Egyptian television deemed degrading to women

The Information Ministry has decided to review all television programs for content that could be seen as offensive to any Arab country.

The decision followed a hacking incident Monday that temporarily put the ministry website offline. The Moroccan hacker left a message deriding the portrayal of a Moroccan prostitute in an Egyptian series titled al-Aar (The Disgrace), currently aired on many channels. The self-proclaimed motivation of the hacker was to "take revenge for Moroccan women whose reputation was ruined in the Egyptian series."

Moroccan writers have expressed anger over what they described as the willful misrepresentation of Moroccan women in Arab screen productions.

Osama al-Sheikh, head of the Egyptian Radio and Television Union (ERTU), responded by issuing strict instructions to censor all series currently broadcasting on Egyptian channels to ensure they are not degrading to women in any Arab country.

Al-Sheik said in a statement that the Egyptian Television prioritizes protecting the image of Arab women and rejects any content that could be viewed as degrading.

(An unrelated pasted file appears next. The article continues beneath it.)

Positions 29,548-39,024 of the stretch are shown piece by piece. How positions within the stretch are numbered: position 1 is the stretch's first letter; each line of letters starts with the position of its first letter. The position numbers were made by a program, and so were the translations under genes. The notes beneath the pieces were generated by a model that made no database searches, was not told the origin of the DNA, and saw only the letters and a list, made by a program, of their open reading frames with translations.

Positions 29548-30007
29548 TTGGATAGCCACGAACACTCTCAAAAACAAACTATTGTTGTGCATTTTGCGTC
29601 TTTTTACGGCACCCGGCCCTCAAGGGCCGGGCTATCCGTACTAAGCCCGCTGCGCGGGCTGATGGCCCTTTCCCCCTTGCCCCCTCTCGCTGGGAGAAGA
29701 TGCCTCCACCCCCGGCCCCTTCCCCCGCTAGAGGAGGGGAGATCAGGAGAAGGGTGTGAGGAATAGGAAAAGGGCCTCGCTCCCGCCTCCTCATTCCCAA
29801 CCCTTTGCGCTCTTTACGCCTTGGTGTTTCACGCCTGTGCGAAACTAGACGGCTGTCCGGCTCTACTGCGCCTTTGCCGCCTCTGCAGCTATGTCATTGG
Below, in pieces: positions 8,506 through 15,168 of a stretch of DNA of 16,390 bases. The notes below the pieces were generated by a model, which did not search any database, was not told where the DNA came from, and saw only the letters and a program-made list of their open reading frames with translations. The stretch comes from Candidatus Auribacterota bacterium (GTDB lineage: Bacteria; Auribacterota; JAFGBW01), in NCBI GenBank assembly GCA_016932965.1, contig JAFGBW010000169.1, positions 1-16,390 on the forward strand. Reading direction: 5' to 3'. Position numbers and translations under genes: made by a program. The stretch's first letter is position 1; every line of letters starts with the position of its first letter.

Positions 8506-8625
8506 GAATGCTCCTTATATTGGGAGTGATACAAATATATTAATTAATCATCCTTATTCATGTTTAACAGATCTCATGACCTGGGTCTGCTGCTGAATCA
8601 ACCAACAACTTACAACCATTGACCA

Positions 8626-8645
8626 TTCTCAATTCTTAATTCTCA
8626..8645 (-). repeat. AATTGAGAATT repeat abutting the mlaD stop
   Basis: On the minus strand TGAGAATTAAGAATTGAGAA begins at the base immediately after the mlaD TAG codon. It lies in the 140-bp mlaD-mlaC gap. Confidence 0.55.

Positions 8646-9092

Renowned Moroccan writer Rachid Nini said he is angry about how Moroccan women are portrayed as sorcerers and regarded as immoral, even though they have made valuable contributions sport, science, astronomy and religion.

In his daily article in a Moroccan paper, Nini said that the first woman to establish a university in the world was a Moroccan woman named Fatimah al-Fahreyah, the first Arab woman to win a gold medal in the Olympics was the Moroccan Nawal al-Motawakkel, and the first Arab woman to reach the South Pole was the Moroccan astronomer Mariam Shadeed.ِ

In the same paper, Bushra Eigourek said that it is a disgrace that the actresses who play roles of Moroccan sorcerers and immoral characters are always well-received in Morocco.

Another Moroccan had previously hacked into the Amiri Diwan of Kuwait to protest the depiction of Moroccan women as sorcerers in a Kuwaiti cartoon. At the time, the Kuwaiti Foreign Ministry apologized to the Moroccan nation and the Kuwaiti Parliament called for holding the certain ministers accountable.

This is not the first time Arabs have objected to the way they are depicted in Egyptian drama. Gulf countries have issued similar complaints in the past but no action was taken to rectify the situation.

Translated from the Arabic Edition.

Related Articles

Back to top button